Can DHS get it together?
Twelve years after its creation, the Department of Homeland Security is at a crossroads in how it handles its ever-evolving cybersecurity mission. On the one hand, the department says it lacks the legal authority to tackle the subject, and it struggles to hire and retain cybersecurity experts. On the other hand, former DHS officials say key cybersecurity programs and the department's ability to coordinate the response to cyber threats -- internally, with other agencies and with industry -- has markedly improved.
The department's technical efficacy in cybersecurity might now rest on how well its separate programs of intrusion detection and Continuous Diagnostics and Mitigation can complement each other.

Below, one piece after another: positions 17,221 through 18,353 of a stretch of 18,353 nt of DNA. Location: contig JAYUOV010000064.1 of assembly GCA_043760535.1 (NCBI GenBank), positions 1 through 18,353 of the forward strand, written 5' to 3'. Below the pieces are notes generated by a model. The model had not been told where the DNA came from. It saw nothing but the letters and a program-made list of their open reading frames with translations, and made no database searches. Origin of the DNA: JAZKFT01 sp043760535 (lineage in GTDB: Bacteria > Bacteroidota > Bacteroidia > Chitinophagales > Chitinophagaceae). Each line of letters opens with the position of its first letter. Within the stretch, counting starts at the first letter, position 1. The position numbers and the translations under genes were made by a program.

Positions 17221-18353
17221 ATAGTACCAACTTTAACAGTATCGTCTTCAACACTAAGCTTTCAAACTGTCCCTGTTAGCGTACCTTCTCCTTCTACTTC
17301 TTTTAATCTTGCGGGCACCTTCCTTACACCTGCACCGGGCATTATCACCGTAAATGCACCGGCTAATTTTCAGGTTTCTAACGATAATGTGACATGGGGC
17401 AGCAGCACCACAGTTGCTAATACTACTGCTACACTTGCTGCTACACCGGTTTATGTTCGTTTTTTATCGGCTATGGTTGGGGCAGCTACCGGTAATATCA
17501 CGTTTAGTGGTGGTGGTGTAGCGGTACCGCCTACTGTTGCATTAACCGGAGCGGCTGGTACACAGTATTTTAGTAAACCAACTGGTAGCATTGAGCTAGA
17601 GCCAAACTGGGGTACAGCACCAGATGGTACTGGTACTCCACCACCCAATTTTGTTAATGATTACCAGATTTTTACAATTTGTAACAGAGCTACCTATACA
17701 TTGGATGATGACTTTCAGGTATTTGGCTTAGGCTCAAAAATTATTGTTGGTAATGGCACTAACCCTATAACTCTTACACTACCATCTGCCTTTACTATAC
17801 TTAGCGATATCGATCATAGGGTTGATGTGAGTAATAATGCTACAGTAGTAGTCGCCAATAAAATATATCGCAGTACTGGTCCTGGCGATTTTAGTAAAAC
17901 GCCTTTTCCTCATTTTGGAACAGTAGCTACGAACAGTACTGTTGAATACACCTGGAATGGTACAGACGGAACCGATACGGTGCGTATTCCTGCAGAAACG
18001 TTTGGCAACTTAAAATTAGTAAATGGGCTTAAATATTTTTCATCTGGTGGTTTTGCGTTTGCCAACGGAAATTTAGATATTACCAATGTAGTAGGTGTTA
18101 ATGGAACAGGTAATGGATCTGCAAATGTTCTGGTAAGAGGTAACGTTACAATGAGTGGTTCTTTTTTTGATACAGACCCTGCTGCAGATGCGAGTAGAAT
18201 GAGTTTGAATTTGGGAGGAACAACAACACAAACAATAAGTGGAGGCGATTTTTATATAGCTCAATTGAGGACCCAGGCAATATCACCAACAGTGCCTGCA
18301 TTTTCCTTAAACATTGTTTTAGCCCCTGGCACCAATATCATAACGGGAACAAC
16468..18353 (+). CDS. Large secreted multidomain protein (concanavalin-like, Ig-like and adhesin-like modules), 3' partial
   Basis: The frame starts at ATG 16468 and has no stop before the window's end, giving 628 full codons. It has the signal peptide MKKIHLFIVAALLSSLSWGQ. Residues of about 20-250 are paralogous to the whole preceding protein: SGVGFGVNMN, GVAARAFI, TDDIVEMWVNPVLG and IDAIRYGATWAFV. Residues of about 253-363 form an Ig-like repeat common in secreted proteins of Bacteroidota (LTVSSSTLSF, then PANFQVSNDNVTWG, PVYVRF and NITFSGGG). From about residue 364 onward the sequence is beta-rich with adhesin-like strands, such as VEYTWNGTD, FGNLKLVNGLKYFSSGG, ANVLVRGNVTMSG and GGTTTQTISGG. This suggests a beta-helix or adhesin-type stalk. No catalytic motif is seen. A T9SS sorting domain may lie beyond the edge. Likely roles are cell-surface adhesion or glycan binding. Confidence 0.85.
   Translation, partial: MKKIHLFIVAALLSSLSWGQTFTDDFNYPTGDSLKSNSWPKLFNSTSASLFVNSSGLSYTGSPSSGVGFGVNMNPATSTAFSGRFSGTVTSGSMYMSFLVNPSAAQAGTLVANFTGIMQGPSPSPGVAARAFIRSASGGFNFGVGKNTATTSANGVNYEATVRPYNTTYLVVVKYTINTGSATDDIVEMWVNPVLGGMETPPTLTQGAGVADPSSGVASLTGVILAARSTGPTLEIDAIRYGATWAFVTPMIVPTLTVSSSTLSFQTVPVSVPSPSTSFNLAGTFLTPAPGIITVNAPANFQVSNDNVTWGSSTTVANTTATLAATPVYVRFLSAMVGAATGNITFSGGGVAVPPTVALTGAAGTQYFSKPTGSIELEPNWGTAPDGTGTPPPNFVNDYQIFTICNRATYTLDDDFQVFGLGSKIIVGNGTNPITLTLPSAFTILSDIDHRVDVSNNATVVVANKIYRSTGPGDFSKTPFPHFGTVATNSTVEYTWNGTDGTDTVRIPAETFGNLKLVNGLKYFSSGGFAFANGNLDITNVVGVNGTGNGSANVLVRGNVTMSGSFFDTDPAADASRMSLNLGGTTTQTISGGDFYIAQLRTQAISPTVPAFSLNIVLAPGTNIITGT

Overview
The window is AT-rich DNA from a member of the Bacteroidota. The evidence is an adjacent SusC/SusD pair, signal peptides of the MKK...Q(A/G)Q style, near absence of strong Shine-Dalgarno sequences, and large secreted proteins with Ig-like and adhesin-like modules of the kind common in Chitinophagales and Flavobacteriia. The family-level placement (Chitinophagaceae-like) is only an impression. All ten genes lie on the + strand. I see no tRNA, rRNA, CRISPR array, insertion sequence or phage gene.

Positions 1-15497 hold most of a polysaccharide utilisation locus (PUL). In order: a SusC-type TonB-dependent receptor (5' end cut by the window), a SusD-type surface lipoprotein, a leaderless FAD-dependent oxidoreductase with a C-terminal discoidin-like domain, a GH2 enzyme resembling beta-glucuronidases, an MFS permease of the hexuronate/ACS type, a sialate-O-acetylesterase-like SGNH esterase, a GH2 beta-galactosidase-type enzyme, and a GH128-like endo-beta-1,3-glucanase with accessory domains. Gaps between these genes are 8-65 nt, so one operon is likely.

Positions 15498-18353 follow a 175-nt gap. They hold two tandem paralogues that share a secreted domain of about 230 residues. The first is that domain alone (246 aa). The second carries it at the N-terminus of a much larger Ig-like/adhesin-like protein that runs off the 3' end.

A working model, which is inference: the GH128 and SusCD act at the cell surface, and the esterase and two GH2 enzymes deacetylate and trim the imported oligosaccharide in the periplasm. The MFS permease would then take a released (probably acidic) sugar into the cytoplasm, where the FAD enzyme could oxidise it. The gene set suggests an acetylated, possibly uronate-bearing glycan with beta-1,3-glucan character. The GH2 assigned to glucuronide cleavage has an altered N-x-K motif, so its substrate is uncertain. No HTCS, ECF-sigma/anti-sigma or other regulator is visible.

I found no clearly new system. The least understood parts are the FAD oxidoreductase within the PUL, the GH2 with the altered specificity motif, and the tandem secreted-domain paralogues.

That mixed report card reflects the challenges of harnessing a big bureaucracy to defend federal civilian networks and the emphasis the department has placed on cybersecurity in recent years, although it has been part of the department's mission since its inception.
John Cohen, who until April was the acting undersecretary for intelligence and analysis at DHS, said various facets of cybersecurity under the department's charge, such as cyber intelligence and threat detection, have become better integrated than they were five or six years ago. Then, two of the department's main cyber-related divisions -- DHS' Office of Intelligence and Analysis and the National Protection and Programs Directorate -- suffered from stovepiping and subpar levels of communication. Threat analysis done by I&A was not very well integrated into the threat-detection activities that went on in NPPD, he said.